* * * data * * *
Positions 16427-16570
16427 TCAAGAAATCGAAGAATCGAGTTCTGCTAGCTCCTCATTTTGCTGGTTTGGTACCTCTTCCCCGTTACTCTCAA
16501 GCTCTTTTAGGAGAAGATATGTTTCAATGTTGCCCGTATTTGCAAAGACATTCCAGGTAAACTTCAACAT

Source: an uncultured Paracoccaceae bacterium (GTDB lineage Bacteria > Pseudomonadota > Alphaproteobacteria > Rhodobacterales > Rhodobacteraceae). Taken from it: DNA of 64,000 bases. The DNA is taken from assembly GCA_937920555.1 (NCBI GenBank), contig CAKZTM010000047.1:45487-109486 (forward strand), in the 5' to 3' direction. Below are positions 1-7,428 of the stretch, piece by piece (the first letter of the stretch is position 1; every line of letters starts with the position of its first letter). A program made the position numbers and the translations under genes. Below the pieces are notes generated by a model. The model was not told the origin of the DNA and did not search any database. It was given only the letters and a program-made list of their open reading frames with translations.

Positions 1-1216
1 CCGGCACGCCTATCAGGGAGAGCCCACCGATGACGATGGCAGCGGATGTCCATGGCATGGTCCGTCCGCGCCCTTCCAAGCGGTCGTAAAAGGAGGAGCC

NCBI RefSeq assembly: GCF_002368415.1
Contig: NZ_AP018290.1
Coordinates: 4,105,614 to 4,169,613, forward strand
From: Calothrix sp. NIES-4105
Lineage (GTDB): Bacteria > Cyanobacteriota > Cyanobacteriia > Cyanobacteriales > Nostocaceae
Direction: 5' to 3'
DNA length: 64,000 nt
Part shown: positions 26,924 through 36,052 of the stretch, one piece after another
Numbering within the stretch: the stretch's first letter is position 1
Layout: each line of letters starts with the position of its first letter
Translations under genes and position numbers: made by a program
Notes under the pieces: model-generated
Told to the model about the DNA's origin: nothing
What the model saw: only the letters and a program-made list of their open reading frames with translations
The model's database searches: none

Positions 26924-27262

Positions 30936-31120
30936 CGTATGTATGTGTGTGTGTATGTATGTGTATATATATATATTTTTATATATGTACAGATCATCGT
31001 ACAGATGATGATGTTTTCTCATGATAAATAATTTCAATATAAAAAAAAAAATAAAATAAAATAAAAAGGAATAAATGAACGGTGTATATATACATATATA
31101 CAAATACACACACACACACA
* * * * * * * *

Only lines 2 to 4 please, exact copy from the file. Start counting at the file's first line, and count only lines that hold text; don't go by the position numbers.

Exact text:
16427 TCAAGAAATCGAAGAATCGAGTTCTGCTAGCTCCTCATTTTGCTGGTTTGGTACCTCTTCCCCGTTACTCTCAA
16501 GCTCTTTTAGGAGAAGATATGTTTCAATGTTGCCCGTATTTGCAAAGACATTCCAGGTAAACTTCAACAT

Source: an uncultured Paracoccaceae bacterium (GTDB lineage Bacteria > Pseudomonadota > Alphaproteobacteria > Rhodobacterales > Rhodobacteraceae). Taken from it: DNA of 64,000 bases. The DNA is taken from assembly GCA_937920555.1 (NCBI GenBank), contig CAKZTM010000047.1:45487-109486 (forward strand), in the 5' to 3' direction. Below are positions 1-7,428 of the stretch, piece by piece (the first letter of the stretch is position 1; every line of letters starts with the position of its first letter). A program made the position numbers and the translations under genes. Below the pieces are notes generated by a model. The model was not told the origin of the DNA and did not search any database. It was given only the letters and a program-made list of their open reading frames with translations.